In a video posted on Twitter Tuesday, Dipp attributed his odd report during Monday night’s San Diego Chargers-Denver Broncos game to his desire to pay tribute to Vance Joseph and Anthony Lynn, both making their debut as NFL head coaches, both African Americans, on the anniversary of the Sept. 11 terrorist attacks.
“All I wanted to do was to show some respect, making my debut as a minority on American national TV, the biggest stage out there, on the most heartfelt day in this great country made up by immigrants, but on some people’s perspective, it all went wrong,” Dipp said. “But I truly meant no disrespect.”
A reporter for ESPN Deportes, Dipp made his debut on “Monday Night Football.” He drew a strong response on Twitter Monday night after his first report from the sideline, in which he spoke haltingly, saying, “Folks, it’s a pleasure to be with you guys, here on the field, from up close, just watching coach Vance Joseph from here, you watch him now on the screen. His diversity and his background is helping him a lot tonight. Quarterback at Colorado, defensive back in the NFL, and here he is having the time of his life this night making his head coaching debut.”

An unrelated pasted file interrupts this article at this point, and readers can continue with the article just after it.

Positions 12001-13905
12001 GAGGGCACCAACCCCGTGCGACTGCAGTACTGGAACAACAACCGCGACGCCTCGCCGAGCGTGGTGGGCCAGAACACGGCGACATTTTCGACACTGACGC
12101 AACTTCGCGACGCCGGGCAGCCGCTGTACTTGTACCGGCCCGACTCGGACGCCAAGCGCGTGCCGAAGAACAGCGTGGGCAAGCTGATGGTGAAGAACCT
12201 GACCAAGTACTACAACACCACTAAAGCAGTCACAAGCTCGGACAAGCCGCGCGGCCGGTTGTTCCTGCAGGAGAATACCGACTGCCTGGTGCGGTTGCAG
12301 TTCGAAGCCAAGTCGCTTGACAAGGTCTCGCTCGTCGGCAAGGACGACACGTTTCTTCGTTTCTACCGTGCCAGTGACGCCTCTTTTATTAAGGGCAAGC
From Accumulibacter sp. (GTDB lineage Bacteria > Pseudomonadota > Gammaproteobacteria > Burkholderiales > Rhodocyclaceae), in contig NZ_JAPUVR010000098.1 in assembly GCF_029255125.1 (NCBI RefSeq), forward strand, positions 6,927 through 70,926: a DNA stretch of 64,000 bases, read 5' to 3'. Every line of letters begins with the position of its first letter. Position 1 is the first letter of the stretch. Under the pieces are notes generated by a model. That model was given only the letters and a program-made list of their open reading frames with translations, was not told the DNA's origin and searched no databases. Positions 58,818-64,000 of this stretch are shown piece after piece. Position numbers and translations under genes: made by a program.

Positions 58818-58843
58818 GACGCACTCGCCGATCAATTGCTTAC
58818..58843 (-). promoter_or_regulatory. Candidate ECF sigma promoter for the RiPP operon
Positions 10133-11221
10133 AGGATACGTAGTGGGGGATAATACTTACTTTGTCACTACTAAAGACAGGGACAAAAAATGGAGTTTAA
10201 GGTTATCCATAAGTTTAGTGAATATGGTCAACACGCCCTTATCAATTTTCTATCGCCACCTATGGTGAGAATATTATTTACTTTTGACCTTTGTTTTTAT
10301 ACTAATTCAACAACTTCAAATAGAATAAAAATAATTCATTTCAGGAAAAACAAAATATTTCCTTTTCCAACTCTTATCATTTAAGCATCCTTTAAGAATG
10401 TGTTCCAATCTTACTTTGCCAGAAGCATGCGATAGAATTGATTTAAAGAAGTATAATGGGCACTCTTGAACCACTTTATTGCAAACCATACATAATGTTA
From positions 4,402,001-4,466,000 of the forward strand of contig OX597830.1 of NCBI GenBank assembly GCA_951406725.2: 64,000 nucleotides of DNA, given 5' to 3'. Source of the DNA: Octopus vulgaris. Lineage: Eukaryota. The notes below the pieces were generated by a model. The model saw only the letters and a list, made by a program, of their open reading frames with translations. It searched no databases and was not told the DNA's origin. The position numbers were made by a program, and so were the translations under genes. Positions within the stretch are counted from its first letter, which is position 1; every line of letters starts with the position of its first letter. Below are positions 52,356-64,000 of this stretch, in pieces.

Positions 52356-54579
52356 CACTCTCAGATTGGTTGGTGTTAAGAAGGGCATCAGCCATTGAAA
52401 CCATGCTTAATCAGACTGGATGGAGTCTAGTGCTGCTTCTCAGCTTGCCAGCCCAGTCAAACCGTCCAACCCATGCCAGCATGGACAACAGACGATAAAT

Dipp is not part of the regular “Monday Night Football” team. ESPN opened its NFL season Monday with special back-to-back games. The regular “Monday Night Football” broadcast team of announcers Sean McDonough and Jon Gruden and sideline reporter Lisa Salters covered the first game. Dipp covered the second game with announcers Beth Mowins and Rex Ryan. McDonough, Gruden, and Salters are slated continue as the regular “Monday Night” broadcast team for the rest of the season.
Dipp, meanwhile, is set to return to his Mexico City-based role this week, and will be on ESPN Deportes’ SportsCenter on Tuesday.